life: right here, right now.

“Happiness, not in another place but this place...not for another hour, but this hour.” -Walt Whitman

I've given up. Given up on it. (And I should have long ago, but I always seem so determined to learn the hard way.) Nevertheless, I gave it up. Gave up that marvelously fictitious idea of happiness. Those grand expectations of how life should be.

The white picket fence. The arm around the waist. The wrap around porch.

They're all gone now. Given up for the life I am actually a part of.

And what is it about humans that we get lost in the dreaming about a certain life that we completely miss the fact that our life is right now, in front of us, staring us in the face asking to be lived? But we are too busy waiting. Waiting for the kids to reach that certain age, the promotion to come, the change of address

And we miss it, don't we?

We miss the life we are a part of.

Johnny Cash had it right, if only in his definition of paradise: this morning, with her, having coffee.

And how can that be his paradise? Because paradise is geraniums by the open window and being on the top of the mountain. It's perfect health, plenty of money, blissful happiness.

At least that's what I always thought. But is it just another expectation I must give up? And the geraniums are dying because damn it I haven't watered them in a week, and I had to hike seventeen miles straight up this mountain to get here, and I always want to be healthier, wealthier, happier. So is there a paradise within paradise?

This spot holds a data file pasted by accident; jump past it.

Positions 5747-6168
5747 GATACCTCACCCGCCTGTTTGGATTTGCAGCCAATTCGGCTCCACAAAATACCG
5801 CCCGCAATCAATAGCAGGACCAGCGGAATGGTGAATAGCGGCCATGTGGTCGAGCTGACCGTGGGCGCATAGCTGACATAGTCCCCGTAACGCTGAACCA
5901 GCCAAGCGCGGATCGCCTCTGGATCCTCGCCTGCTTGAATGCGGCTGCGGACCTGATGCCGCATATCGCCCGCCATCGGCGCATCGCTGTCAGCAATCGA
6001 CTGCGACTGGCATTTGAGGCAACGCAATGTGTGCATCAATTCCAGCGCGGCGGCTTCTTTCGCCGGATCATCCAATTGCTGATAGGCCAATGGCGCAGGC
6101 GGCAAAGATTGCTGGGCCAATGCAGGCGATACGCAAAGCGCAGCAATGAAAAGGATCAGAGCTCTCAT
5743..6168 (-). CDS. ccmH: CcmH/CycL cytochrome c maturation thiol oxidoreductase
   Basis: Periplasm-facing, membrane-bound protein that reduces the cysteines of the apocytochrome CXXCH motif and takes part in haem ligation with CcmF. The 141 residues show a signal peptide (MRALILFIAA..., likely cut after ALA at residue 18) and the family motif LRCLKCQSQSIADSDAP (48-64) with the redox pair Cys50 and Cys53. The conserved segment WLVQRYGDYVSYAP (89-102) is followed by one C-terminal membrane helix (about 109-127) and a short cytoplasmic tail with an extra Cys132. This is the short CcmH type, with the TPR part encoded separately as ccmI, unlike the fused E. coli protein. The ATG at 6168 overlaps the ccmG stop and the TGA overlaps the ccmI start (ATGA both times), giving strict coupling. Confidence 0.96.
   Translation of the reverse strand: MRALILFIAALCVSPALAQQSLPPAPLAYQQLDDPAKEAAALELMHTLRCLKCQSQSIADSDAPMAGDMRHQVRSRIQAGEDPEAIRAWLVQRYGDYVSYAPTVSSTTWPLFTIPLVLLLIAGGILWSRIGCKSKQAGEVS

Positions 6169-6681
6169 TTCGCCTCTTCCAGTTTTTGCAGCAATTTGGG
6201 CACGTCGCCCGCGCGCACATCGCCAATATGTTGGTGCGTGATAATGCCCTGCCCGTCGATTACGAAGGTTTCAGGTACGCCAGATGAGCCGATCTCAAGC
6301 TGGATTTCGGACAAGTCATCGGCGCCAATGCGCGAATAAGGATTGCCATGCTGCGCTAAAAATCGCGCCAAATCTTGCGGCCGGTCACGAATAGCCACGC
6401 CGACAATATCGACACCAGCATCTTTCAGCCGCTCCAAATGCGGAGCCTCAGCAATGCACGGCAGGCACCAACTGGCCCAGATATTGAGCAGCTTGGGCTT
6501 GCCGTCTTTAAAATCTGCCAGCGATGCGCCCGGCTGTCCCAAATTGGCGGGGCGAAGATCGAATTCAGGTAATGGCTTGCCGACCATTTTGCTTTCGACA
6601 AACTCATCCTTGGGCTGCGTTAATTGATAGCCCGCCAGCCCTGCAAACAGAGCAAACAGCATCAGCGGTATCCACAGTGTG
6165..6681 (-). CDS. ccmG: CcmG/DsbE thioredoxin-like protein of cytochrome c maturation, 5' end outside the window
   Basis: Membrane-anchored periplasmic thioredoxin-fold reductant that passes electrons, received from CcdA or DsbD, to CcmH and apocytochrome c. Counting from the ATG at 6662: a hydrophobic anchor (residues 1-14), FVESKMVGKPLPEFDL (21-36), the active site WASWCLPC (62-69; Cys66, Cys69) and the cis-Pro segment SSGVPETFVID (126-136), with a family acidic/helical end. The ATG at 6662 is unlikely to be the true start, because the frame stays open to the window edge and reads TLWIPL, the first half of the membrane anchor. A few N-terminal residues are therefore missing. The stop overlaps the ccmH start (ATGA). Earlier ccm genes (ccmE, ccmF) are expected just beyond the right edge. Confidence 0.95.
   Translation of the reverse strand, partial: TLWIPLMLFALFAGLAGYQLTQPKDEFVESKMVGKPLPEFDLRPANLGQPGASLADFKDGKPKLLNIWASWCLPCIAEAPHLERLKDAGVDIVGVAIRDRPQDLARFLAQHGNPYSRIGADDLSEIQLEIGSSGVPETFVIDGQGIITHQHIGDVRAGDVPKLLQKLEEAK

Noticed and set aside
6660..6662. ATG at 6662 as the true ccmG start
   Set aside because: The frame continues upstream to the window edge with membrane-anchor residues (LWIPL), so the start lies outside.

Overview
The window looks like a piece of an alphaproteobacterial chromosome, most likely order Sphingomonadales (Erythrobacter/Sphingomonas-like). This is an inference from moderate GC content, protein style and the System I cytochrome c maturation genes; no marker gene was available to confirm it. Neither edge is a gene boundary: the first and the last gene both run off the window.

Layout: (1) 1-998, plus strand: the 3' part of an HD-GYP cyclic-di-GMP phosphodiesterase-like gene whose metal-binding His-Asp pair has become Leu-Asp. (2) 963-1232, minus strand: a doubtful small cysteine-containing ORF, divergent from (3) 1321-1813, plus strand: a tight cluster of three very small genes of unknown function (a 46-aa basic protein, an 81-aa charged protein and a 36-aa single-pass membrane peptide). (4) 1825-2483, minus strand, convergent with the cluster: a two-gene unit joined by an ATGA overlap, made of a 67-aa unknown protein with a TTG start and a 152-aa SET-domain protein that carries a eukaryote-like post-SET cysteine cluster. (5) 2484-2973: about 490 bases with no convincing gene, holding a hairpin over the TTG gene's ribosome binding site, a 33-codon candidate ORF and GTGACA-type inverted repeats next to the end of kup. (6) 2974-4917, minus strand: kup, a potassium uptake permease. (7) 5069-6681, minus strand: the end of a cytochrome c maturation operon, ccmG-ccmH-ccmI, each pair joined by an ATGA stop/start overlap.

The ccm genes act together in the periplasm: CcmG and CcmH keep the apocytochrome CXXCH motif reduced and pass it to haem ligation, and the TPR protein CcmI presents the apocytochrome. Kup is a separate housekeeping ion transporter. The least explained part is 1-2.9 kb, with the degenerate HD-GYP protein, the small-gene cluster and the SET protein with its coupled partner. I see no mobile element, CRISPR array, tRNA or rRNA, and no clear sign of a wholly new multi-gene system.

Or is paradise right here, because all I have right now is right here?

We were sitting on the wood steps outside my apartment and the sun was setting and it was that perfect time of evening, when you can feel the burden of the day leave you and right then, at least for a moment, you are just two kids sitting on steps outside of your college apartment, forgetting about exams and "the real world" lurking around the corner and all these expectations you, and everyone else, have for yourself. And I had been trying to watch the sunset most nights, and I was telling you how I always just want to capture that moment right before the sun falls onto the earth. Want to capture it and put in a mason jar as if it were a lightening bug and sit it on my night stand. I want to capture it and look at it under my covers when the house is dark and quiet late at night.

And I can't do that. Can't stop a moment. Can't stop time. Can't control it.

And we are killing ourselves for control, but it is a hopeless pursuit. Because we can't stop the minutes passing, the body aging, the children growing up, the cancer killing, the dementia setting in.

We can try, we can attempt to prevent, but we cannot control.

So I breathe deep and give it up. Give up the expectations and the fight to control and the endless wanting. And I find something beautiful: there's been life here all along, waiting to be lived, to be seen, to be appreciated. And I drive on open highway under open skies and I thank God for right here, right now, this life.

And I catch little glimpses of the glory that is to come. When this earth is gone and the new has come and there is no weight of sin, but there is life, life in abundance.

And for now I live. Live this life that I have and can't return, but I can accept and give it what it wanted all along: to be lived.